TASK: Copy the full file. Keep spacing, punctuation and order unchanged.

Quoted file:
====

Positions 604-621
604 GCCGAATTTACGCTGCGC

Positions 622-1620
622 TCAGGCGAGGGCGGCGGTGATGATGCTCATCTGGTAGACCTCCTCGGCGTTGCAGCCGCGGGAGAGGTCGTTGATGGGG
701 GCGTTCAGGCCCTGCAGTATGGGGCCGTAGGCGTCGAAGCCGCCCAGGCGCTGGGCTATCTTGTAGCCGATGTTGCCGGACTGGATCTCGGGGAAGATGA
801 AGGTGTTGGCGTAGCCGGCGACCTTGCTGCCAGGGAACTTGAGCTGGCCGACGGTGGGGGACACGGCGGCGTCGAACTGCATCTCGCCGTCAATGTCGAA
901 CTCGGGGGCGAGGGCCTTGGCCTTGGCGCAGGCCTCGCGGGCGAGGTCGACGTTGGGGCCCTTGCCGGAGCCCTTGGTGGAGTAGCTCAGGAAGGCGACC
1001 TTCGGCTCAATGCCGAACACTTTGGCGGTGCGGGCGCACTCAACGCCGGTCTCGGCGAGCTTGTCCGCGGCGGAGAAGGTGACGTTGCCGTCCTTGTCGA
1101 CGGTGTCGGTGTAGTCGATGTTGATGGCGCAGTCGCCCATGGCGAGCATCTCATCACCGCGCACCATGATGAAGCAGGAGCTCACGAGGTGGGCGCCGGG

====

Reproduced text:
Positions 604-621
604 GCCGAATTTACGCTGCGC

Positions 622-1620
622 TCAGGCGAGGGCGGCGGTGATGATGCTCATCTGGTAGACCTCCTCGGCGTTGCAGCCGCGGGAGAGGTCGTTGATGGGG
701 GCGTTCAGGCCCTGCAGTATGGGGCCGTAGGCGTCGAAGCCGCCCAGGCGCTGGGCTATCTTGTAGCCGATGTTGCCGGACTGGATCTCGGGGAAGATGA
801 AGGTGTTGGCGTAGCCGGCGACCTTGCTGCCAGGGAACTTGAGCTGGCCGACGGTGGGGGACACGGCGGCGTCGAACTGCATCTCGCCGTCAATGTCGAA
901 CTCGGGGGCGAGGGCCTTGGCCTTGGCGCAGGCCTCGCGGGCGAGGTCGACGTTGGGGCCCTTGCCGGAGCCCTTGGTGGAGTAGCTCAGGAAGGCGACC
1001 TTCGGCTCAATGCCGAACACTTTGGCGGTGCGGGCGCACTCAACGCCGGTCTCGGCGAGCTTGTCCGCGGCGGAGAAGGTGACGTTGCCGTCCTTGTCGA
1101 CGGTGTCGGTGTAGTCGATGTTGATGGCGCAGTCGCCCATGGCGAGCATCTCATCACCGCGCACCATGATGAAGCAGGAGCTCACGAGGTGGGCGCCGGG